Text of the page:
...and it's weird. I didn't think I loved it as much as I've discovered I do.
When I got my hands on it three months ago, I did what all OCD gamers do - I platinum'd it before I got my hands on The Next Game (in this case, Prototype) - and because I'd beaten that game into the bloody ground, it contentedly sat on my shelf for the duration of the summer. I didn't feel a need to go back to it, because I'd already done everything there was to be done - seen all there was to see.
But that's not how we used to play games, before achievements, is it? I'm not knocking achievements - a standardized system of keeping track of gamers' victories was a genius idea, on the part of Microsoft - and if anything else, trophies make a lovely indicator of what games we really, really don't care to platinum (Wanted: Weapons of Fate). But now, getting 1000 gamerscore or a platinum trophy feels like we're "finished" with a game. Why play it again? There's no point.
Sure there is. The same point there was before a platinum trophy was the symbol of your ultimate mastery of a title. The pleasure of it.
So having that trophy sort of blinded me to the old ways. Funny that the pursuit of another platinum trophy is what brought me back to inFamous this week.
I realized I only had five trophies left to go in Prototype - not too tall an order - so I started a fresh save file and started hunting for collectibles. It only took me a day or two, and once I was finished I happily continued on my way through the story. Happily, that is, until I remembered how godawful some of the mission designs are.
Like, really awful.
But I was still in the mood for open-world super-powered shenanigans, so I started up a new game of inFamous. And the more I played, the deeper I fell in love with a title I'd already played to death.
It's just so fun. I'm not talking story or production values or anything but the way the game plays - which is, in a word, perfectly. Well, no - not perfectly - it would be nice if, by holding down the drop button, Cole McGrath wouldn't reach for every bloody handhold on the way down a building. Aside from that? Perfect.
It feels absolutely right. Running and jumping around - unleashing a barrage of electricity into a crowd of enemies - calling down a storm from the sky to fry everything in its path. The fact that Sucker Punch nailed the platforming element is no great shock (the Sly games are brilliant platformers), but the way they married it so flawlessly to classic third-person shooting and an open world is what makes inFamous so damn addicting.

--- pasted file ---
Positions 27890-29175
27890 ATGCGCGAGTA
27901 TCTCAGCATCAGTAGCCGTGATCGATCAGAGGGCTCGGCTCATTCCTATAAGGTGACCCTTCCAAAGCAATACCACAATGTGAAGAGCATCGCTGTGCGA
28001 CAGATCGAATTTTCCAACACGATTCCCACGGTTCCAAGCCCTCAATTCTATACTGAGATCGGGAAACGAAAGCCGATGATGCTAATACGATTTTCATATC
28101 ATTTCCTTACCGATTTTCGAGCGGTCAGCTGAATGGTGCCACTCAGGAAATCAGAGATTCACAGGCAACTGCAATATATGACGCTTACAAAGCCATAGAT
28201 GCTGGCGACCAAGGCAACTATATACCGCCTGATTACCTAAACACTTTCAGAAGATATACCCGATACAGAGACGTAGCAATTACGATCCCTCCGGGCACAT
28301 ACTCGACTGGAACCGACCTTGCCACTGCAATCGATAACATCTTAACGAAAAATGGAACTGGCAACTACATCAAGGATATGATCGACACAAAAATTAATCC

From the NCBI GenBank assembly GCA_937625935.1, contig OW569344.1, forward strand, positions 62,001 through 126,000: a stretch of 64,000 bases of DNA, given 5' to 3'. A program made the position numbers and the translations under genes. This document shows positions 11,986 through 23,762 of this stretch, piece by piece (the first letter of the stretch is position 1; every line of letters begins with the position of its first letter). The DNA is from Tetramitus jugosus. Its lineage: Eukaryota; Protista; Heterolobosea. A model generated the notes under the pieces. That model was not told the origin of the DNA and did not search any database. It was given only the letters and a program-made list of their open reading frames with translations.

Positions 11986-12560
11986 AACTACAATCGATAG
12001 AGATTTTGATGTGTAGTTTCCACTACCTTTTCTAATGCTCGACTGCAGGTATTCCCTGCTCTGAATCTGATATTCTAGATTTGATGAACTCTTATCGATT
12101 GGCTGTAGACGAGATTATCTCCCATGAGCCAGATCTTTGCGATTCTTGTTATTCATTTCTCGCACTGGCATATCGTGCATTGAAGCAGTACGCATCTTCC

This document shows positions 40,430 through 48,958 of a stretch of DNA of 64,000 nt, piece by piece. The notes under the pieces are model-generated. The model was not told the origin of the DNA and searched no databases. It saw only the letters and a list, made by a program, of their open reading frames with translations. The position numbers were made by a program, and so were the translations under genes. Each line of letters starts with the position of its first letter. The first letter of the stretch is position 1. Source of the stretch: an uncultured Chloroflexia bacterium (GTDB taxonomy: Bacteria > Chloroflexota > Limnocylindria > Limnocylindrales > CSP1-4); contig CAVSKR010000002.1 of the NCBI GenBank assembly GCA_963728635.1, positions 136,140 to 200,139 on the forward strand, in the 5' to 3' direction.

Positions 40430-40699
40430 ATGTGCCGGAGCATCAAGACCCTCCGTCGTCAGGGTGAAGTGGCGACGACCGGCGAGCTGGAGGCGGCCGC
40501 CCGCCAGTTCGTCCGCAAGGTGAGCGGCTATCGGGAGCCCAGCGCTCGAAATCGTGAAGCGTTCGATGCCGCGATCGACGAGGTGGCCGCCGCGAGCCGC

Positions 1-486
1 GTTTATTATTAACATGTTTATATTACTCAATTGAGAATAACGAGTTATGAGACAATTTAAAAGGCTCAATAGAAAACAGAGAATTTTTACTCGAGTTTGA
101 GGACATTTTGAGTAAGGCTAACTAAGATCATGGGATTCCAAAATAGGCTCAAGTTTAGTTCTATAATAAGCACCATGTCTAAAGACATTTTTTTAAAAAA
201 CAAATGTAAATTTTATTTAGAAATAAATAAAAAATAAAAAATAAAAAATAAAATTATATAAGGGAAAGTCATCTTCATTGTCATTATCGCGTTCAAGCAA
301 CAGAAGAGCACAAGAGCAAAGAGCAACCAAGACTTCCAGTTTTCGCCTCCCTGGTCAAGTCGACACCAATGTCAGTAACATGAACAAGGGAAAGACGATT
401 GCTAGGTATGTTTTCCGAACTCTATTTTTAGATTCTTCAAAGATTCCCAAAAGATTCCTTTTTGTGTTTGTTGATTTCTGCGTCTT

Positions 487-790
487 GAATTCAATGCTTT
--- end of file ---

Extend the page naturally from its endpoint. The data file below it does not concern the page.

The graphic-novel story presentation, the stylish art direction, the above-par voice work and better-than-most story aren't selling features to me - they just compliment the rock-solid base that Sucker Punch laid out with its gameplay, pacing and mission design - and playing inFamous is more enjoyable than any other title so far this year.
Think on that for a moment. That's a bold statement. I'm including consideration for some seriously great games in that judgement - Resident Evil 5, Killzone 2, Prototype and Batman: Arkham Asylum.
I think those are all great games. Alright, so maybe most of them are just very good games (Batman is great) - but it's a grand step up from appreciating that a game is very good to saying that you love it.
You can qualify and quantify inFamous all you like - graphics, gameplay, production values - but the personal experience is just that. It varies from person to person, and this person loves it.
Seriously. I love the (pretty limited) interactions with pedestrians. I hear they're in talks to make an inFamous movie. In my mind, Movie-Cole walk through the city streets with another character, just talking. It doesn't matter what they're talking about, but as they stroll Cole nonchalantly slaps his hands together and - bamf! - shocks a sick person to health.
They keep on chatting - bamf - this and that - bamf - Cole casually heals the sick.
Before I laid hands on inFamous, I thought the whole lightning powers thing was pretty stupid. "I didn't mind that game with lightning powers," I thought, "back when it was called The Force Unleashed." But now, I accept that it was a pretty brilliant choice on the part of Sucker Punch.
Not only does it perfectly (pardon the pun) plug in to the world of an urban super hero, it's so damn pretty. I love sucking the energy out of a light standard, I love the sparks that dance across the screen, I love the Lightning Storm power.
Most of Cole's powers are analogs for standard shooter weapons - which makes it perfectly easy to pick up. Sucker Punch have mastered 3D platforming - which means getting accustomed to inFamous's gameplay is about as uncomfortable as a well-worn pair of jeans.
The missions are great (aside from those tedious "Counter Surveillance" side missions), the game is gorgeous (aside from the animation during in-game cutscenes), and everything just ends up feeling right when you play it.
Honestly - if you haven't yet - try the demo.
Just finished my most recent playthrough. Teared up at the ending. Goddamn it's good.